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Chemistry students at Leeds

Chemistry at Leeds

Leading the way in chemistry education

From forming the basis of undergraduate organic chemistry teaching in the 1940s to leading the way in business education for chemists today, we’ve been at the forefront of chemistry education for over 60 years. 

The foundations of undergraduate organic chemistry teaching techniques

Sir Christopher Kelk Ingold (CK Ingold) joined the University of Leeds’ chemistry team in the 1920s. Although the period when CK Ingold was professor at Leeds was short, it was important in the history of organic chemistry. 

By the time that he came to Leeds in 1925, Ingold’s ideas of structure and mechanism were well developed.

He felt confident in starting an exciting new project: not teaching organic chemistry in the traditional ‘German’ way based on rote learning of reactions but teaching undergraduates through an understanding of structure and mechanism.

Innovative chemistry courses

When Ingold left in 1930 he handed over the project to his friend and colleague JW Baker. It was something Baker continued to work on until Professor Lythgoe arrived in 1953.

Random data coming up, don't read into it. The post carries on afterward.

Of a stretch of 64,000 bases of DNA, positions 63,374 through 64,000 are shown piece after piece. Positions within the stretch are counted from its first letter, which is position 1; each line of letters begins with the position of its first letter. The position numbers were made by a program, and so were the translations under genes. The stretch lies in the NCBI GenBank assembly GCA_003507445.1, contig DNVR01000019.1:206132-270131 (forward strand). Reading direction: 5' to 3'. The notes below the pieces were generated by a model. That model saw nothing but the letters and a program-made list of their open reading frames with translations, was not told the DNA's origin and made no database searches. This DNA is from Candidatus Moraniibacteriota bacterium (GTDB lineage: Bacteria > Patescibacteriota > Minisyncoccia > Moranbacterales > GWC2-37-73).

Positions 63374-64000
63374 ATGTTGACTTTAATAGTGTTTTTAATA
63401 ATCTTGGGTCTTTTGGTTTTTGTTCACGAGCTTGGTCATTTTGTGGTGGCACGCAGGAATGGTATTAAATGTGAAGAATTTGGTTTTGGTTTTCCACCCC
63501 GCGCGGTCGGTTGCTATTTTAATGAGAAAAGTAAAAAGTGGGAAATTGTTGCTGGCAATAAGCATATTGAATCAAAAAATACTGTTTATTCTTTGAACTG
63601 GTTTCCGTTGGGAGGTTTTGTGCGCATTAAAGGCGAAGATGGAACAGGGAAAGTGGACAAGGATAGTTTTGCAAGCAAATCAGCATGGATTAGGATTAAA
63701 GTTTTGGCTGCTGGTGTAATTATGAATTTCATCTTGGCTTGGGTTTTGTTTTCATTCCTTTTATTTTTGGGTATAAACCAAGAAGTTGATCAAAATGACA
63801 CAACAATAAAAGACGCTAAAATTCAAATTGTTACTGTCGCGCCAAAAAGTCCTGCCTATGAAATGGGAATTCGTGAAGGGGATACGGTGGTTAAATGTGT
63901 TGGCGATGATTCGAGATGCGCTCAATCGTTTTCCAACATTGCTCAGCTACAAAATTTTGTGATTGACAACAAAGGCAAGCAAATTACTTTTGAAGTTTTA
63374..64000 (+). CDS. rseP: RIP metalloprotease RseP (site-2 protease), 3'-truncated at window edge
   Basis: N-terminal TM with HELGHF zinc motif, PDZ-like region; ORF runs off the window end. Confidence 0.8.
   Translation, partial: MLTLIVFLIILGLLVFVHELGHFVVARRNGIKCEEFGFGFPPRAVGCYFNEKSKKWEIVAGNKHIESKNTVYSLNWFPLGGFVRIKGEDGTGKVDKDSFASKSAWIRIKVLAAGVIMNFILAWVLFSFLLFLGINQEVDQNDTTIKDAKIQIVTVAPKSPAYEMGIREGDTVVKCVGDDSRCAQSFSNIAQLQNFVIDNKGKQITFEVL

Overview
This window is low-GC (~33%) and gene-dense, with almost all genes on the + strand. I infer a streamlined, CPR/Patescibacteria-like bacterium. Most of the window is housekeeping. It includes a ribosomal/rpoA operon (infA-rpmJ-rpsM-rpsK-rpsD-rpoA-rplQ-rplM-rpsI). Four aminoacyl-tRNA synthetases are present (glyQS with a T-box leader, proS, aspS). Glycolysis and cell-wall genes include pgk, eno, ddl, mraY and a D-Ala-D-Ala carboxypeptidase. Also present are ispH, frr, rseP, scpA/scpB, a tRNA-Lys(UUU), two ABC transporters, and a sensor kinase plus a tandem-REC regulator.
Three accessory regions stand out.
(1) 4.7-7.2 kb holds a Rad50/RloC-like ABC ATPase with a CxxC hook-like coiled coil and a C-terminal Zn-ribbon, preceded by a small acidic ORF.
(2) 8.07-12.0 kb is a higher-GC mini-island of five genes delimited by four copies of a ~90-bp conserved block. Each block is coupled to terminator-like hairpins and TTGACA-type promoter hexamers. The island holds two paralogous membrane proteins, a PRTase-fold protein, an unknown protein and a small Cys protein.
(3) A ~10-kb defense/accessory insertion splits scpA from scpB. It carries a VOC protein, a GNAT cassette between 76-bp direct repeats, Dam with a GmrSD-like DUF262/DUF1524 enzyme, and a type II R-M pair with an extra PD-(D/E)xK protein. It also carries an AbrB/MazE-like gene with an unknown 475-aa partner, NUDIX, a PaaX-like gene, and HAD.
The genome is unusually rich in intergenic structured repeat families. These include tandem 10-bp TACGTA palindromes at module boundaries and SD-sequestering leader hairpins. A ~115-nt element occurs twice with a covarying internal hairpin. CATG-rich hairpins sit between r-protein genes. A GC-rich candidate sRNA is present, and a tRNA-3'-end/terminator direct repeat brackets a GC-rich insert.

A study of Baker’s course from 1942 made by Martin Saltzman (Providence College, USA) led to a paper which was presented at the American Chemical Society meeting. 

Dr Saltzman said, “what sets this course aside is that the students were undergraduates and not graduate students. I do not know if similar courses existed elsewhere in Great Britain or indeed anywhere else in the world at the undergraduate level”. 

Ingold’s experiment in teaching at Leeds was way ahead of its time.  His approach has, of course, become the basis everywhere for teaching undergraduates organic chemistry.

Still leading the way in chemistry teaching

Employers in the chemical and related industries consistently criticise UK chemistry graduates, saying that they lack business-related skills and commercial awareness. Transferable skills, such as team-working and oral presentation are often said to be lacking.

In response to this, the department of chemistry at Leeds has created a module called 'Chemistry: Idea to Market'. This module is designed to guide students through the various stages of taking a new product from concept to market. 

The main emphasis is on developing new products within a larger company, rather than entrepreneurship and starting new businesses. Business topics are explored in context, using case studies that give students the freedom to develop areas that interest them. Problem-based case studies are effective learning tools, and the nature of the topic lends itself to this teaching method. 

Similarly, moving away from a lecture-based approach to facilitated workshops is a more successful way of developing transferable skills and other attributes that employers seek.